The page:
Noah did not sleep much. He expected to hear that roar, the sudden cut off of the wind, and the sudden rise of the boat as another monster wave tried to finish what that first one started. An uneasy sleep finally overcame him, but it did nothing to calm his fears.
He was on watch. He heard the growing roar of water mounting into a huge wave. The biggest ever. The stern rose and rose and rose until Windhaven’s bow pointed straight down. Noah cranked the wheel left right left right, hoping to break the waves hold on the boat and pass underneath. The tactic didn’t work and Windhaven fell down the impossible wall of water into an impossibly deep trough.
Tethered to the boat, Noah had seconds to decide whether to unclip his lifeline and live a few minutes longer on the surface or stay attached and allow Windhaven to drag him under and die a slightly quicker death.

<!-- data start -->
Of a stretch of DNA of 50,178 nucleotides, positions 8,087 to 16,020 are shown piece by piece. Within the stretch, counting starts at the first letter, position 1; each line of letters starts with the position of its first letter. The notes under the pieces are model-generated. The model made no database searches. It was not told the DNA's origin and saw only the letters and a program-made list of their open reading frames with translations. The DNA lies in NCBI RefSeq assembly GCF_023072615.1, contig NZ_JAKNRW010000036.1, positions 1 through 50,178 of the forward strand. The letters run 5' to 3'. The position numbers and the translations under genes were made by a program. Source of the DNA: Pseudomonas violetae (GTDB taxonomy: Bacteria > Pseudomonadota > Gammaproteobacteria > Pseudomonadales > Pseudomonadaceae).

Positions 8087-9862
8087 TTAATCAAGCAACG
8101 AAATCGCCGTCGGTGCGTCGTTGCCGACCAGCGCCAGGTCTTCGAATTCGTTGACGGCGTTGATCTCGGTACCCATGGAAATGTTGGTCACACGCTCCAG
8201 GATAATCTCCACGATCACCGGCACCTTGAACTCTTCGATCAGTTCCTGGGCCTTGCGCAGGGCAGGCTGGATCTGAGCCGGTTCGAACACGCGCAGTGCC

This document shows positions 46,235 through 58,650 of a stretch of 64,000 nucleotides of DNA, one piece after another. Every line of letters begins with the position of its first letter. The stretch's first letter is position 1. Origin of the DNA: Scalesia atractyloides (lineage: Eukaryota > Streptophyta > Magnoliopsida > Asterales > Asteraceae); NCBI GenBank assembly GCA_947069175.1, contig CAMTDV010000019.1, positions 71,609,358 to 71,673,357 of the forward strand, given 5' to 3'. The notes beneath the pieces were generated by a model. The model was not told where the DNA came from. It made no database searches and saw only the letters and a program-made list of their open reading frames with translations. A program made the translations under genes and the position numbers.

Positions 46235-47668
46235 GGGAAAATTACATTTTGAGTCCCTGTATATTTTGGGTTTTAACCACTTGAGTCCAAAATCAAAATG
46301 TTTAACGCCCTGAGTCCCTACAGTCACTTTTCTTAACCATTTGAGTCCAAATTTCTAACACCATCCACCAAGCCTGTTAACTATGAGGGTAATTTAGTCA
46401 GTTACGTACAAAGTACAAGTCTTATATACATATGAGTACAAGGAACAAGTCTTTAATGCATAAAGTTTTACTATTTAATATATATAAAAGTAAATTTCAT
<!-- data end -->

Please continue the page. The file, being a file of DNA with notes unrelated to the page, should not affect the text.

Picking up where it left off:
Though the boat was vertical he still stood behind the wheel, boots planted to the deck. Windhaven’s bow speared the black water. In slow motion, Noah watched the dark water swallow the seventy-foot boat, dragging him along.
The cold water paralyzed him. He held his breath, attempting to stave off that inevitable icy intrusion down his throat. Looking up, the wave seemed to be frozen in place, waiting for him to drown.
He looked down into the depths. Fish circled, waiting for him. Big fish, ugly fish, hungry fish with needle teeth and a red glint in their eye.